There are some subtle hints that the economy may already be turning around. The dollar, for the first time in a long time, is beginning to show some strength and many are predicting a turn for the Euro. Jobless rates are holding steady and the latest economic factors show that the economy continued to grow despite the incessant insistence that we were in a major recession. And, despite record gas prices, Americans continue to travel and buy products without the pain you would expect. But don't expect the American press to immediately say the economy has rebounded. They still hope for long-term suffering for the news stories...but I would say that we are already rebounding from the self-imposed suffering.
Now, on to more economic stuff...let's talk about the gas tax "holiday" that is being proposed by one Hillary Clinton. First, gas prices are set by supply and demand. If you demand more gas and the supply is low, well, price goes up. If you cry about supply, you can thank your local legislators who have refused to allow more refineries to be built and refused to allow more drilling for oil. So there is a cap to the amount of gas that can be refined and demand continues to rise. Therefore, prices will rise due to low supply and high demand.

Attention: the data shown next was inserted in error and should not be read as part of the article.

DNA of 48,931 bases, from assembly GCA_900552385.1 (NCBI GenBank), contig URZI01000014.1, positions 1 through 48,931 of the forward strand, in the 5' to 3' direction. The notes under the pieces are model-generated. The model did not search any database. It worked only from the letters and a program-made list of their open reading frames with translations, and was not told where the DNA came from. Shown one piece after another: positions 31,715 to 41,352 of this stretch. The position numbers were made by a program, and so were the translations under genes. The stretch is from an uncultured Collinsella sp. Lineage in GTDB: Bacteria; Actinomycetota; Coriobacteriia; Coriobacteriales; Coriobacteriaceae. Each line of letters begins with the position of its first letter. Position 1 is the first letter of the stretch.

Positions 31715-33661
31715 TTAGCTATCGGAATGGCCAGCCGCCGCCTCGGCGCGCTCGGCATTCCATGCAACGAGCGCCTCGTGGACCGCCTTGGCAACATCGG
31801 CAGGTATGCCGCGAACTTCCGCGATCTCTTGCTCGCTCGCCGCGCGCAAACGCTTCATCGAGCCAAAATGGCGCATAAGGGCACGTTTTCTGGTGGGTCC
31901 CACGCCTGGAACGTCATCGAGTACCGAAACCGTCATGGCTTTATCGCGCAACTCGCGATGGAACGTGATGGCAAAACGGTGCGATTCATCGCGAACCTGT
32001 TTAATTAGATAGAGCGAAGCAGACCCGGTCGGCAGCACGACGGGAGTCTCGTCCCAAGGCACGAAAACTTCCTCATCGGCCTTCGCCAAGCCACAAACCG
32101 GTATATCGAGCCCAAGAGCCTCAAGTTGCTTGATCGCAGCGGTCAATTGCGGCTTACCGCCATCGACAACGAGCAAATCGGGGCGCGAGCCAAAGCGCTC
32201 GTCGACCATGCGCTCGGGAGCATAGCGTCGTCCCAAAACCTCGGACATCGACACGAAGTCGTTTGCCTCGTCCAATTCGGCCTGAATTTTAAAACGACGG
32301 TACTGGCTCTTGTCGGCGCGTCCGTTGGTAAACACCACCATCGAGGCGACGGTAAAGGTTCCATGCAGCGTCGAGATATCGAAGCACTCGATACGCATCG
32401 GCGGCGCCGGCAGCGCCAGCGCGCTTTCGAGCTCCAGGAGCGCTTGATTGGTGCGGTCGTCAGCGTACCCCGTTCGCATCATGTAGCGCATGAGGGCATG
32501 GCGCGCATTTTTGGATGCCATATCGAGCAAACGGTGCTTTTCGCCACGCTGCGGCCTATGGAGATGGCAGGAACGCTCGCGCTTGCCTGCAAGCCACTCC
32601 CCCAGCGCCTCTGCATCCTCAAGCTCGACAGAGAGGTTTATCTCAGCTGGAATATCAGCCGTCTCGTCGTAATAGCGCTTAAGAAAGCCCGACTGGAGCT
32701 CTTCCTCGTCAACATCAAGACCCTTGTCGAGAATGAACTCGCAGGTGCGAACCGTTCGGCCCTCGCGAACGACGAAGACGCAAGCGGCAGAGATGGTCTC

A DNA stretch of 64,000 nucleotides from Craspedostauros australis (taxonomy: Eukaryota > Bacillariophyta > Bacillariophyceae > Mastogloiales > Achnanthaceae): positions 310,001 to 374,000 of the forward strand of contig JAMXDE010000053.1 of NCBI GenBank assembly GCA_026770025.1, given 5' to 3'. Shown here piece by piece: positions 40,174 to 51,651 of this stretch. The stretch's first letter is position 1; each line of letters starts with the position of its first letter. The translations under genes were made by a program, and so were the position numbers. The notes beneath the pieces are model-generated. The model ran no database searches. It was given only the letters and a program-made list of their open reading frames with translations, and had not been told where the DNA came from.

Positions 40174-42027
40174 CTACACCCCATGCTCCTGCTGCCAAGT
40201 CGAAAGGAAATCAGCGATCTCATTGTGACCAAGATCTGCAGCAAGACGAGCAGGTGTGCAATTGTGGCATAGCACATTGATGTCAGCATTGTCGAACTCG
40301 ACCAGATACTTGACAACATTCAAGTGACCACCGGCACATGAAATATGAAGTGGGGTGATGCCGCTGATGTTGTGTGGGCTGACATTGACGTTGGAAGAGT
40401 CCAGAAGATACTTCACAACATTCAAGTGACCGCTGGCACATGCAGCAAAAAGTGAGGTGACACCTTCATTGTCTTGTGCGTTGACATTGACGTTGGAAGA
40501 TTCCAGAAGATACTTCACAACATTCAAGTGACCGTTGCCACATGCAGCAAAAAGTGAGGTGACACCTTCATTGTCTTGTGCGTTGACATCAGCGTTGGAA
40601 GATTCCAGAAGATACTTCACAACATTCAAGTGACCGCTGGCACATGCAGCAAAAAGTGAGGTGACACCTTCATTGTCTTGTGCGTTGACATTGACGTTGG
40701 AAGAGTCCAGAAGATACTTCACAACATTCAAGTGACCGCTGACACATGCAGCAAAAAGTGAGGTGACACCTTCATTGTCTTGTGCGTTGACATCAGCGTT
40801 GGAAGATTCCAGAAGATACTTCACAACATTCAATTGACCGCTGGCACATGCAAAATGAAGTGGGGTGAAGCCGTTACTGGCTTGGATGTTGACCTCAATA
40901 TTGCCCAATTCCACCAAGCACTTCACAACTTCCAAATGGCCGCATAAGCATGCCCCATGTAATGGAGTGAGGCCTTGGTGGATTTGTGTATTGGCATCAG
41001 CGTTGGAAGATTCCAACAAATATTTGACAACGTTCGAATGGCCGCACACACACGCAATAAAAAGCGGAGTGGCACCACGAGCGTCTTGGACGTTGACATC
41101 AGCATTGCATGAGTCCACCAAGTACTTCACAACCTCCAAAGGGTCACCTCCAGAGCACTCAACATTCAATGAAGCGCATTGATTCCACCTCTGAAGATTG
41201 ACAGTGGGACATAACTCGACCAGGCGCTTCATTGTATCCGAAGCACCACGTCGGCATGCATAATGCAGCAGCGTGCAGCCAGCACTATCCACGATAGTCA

So, if we eliminate the federal gas tax over the summer, what will that really accomplish? It will save the consumer about $.20 per gallon of gas. That's nice. But it could also push up demand. Which will cause gas prices to rise due to low supply and higher demand. It will simple postpone the pain by $.20 and could postpone moves to find alternatives. And because demand will be so high over the summer, by the time the government puts the tax back on gas, you will be that extra $.20 in addition to the $.30 or $.40 that is added on due to the high summer demand.
In closing, while eliminating the gas tax over the summer sounds like a novel idea that would help the consumer, at the end of the day it will cause more harm than good. If the government really wants to help the American public, they will allow increased refinery capacity, allow more drilling and fund real research into better fuel alternatives (not ethanol).